Directed by Woody Allen
Starring Woody Allen, Diane Keaton, Tony Roberts, Christopher Walken
Approx. 94 min. 4K DCP.
“Annie and I broke up, and I still can’t get my mind around that,” admits Woody Allen’s stand-up comic Alvy Singer, and while Diane Keaton’s Annie stammers, stops and starts, laughs nervously, and lah-dee-dahs, he looks back on his difficulties with women (“Sex with you is really a Kafkaesque experience,” observes Shelley Duvall), narrating, addressing the camera in the midst of a scene, standing in the background of moments of his and Keaton’s past, while administering the ultimate putdown to a movie line pontificator, watching THE SORROW AND THE PITY three times, and getting relationship advice from both pal Tony Roberts and passersby. Allen’s critical breakthrough achieves real poignance and feeling amidst the hilarity, and an elegant visual style in his first collaboration with the great cameraman Gordon Willis (THE GODFATHER). Oscars for Best Picture, Director, Actress, and screenplay, plus Woody’s only acting nomination.
“Conceivably [Woody Allen’s] greatest and certainly his most quotable.”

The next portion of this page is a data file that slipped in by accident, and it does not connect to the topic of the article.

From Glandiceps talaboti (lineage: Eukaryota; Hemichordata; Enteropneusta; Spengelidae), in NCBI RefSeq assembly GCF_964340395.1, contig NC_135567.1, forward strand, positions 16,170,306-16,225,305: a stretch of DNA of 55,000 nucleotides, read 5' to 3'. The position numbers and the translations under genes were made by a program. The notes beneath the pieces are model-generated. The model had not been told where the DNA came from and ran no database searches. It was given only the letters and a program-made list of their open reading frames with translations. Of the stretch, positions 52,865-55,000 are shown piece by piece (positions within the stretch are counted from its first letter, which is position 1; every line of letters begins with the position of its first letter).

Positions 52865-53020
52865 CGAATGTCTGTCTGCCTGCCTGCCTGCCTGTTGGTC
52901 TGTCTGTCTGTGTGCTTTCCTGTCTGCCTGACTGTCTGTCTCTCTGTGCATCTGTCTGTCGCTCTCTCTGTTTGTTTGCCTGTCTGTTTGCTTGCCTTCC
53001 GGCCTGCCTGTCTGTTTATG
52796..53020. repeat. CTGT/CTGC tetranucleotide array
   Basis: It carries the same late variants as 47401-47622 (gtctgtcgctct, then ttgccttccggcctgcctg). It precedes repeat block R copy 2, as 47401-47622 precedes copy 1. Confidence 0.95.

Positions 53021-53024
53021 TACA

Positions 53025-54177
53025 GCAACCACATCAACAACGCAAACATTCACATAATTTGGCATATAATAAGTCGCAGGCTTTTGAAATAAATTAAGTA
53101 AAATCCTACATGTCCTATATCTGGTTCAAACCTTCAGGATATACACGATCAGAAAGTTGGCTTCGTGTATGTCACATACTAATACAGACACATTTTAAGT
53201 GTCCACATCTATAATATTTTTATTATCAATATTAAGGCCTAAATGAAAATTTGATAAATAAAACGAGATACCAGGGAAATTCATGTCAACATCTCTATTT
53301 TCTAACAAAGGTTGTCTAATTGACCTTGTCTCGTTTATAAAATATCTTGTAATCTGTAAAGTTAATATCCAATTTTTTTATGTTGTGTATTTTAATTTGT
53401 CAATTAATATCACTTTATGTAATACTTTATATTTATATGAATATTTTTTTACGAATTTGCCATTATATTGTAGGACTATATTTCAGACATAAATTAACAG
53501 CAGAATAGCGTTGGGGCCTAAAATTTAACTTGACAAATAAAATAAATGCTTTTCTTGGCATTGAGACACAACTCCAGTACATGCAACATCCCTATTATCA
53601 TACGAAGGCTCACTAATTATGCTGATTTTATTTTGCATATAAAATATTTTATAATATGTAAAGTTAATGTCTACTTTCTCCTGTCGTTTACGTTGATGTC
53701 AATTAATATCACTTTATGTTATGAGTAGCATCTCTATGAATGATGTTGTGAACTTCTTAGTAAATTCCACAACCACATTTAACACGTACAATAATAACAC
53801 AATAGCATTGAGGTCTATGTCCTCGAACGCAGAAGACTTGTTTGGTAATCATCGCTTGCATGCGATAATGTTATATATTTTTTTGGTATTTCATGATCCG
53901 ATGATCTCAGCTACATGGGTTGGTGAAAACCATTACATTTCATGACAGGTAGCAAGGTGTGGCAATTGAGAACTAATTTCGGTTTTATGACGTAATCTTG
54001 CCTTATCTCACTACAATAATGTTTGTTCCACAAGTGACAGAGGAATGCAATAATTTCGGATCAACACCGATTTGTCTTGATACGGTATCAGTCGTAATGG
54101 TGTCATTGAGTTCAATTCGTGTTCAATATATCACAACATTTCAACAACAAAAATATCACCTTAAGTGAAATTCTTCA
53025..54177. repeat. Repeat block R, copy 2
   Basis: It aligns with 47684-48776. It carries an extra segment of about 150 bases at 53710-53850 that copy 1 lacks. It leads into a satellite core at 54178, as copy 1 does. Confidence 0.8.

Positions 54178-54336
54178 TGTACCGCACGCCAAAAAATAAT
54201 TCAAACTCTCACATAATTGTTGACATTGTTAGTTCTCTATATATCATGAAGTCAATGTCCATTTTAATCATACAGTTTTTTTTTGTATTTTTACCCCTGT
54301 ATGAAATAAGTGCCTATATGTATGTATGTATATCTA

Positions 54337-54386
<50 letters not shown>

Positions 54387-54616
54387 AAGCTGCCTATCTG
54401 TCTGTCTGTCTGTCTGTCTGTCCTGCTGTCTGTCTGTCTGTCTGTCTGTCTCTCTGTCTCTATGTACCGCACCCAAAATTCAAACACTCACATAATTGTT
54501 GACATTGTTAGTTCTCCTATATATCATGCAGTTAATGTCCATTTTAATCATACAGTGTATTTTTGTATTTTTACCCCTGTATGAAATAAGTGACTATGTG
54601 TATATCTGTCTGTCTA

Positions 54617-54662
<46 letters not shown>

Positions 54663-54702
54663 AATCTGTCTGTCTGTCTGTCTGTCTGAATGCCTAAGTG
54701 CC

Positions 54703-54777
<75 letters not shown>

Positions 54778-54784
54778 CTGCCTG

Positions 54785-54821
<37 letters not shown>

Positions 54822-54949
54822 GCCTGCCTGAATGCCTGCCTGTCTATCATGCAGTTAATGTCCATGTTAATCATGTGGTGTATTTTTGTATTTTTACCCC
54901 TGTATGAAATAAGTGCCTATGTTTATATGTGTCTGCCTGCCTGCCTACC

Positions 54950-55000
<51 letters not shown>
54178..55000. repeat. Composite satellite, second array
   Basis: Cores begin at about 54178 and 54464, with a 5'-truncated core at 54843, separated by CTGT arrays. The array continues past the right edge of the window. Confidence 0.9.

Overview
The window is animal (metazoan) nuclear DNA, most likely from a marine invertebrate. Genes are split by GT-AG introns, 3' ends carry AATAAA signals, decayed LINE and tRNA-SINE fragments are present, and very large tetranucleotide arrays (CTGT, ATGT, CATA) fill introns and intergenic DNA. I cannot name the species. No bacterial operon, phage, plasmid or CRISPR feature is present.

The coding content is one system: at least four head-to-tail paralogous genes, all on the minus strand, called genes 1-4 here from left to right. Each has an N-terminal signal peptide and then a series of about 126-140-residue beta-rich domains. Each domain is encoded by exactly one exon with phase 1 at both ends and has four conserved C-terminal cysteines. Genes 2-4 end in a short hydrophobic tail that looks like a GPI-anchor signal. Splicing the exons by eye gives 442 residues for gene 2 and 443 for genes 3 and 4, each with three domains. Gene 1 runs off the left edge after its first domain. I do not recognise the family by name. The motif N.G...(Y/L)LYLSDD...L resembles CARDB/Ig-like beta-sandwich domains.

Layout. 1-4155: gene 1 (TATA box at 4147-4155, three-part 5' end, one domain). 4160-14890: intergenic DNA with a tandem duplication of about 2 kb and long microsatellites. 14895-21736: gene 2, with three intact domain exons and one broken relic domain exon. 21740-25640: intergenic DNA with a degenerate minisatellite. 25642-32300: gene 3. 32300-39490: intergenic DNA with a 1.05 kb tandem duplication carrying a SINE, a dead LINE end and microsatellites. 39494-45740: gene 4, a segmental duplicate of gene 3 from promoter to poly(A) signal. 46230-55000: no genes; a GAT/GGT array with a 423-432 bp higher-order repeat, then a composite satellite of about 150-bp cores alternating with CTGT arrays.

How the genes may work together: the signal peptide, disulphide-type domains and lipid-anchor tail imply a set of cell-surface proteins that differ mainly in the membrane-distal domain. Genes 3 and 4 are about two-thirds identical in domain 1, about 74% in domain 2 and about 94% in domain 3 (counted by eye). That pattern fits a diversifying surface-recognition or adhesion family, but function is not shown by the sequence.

– Ben Kenigsberg, The New York Times
“THOROUGHLY WINNING! Arguably [Allen’s] best film. A seminal ’70s movie, it holds up beautifully.”
– Joshua Rothkopf, Time Out New York
“A signal work of first-person cinematic modernism…Yet it’s a mark of Allen’s artistic intuition and confessional probity that he lets Diane Keaton’s epoch-defining performance run away with the movie and allows her character to run away from him.”
– Richard Brody, The New Yorker
“[Keaton] took me by surprise… She blossomed into something more than just another kooky dame – she put the finishing touches on a type, the anti-goddess, the golden shiksa from the provinces who looks cool and together, who looks as if she must have a date on Saturday night, but has only to open her mouth or gulp or dart spastically sideways to reveal herself as the insecure bungler she is, as complete a social disaster in her own way as Allen’s horny West Side intellectual is in his. A fit of misfits, a pair of compatible insecurities, they are the romantic couple of the seventies.”
– Molly Haskell
“This is the link between Allen’s ‘earlier, funnier’ stuff and more probing works like INTERIORS and MANHATTAN. Would that we all could build such masterful bridges.”
– Keith Uhlich, Time Out New York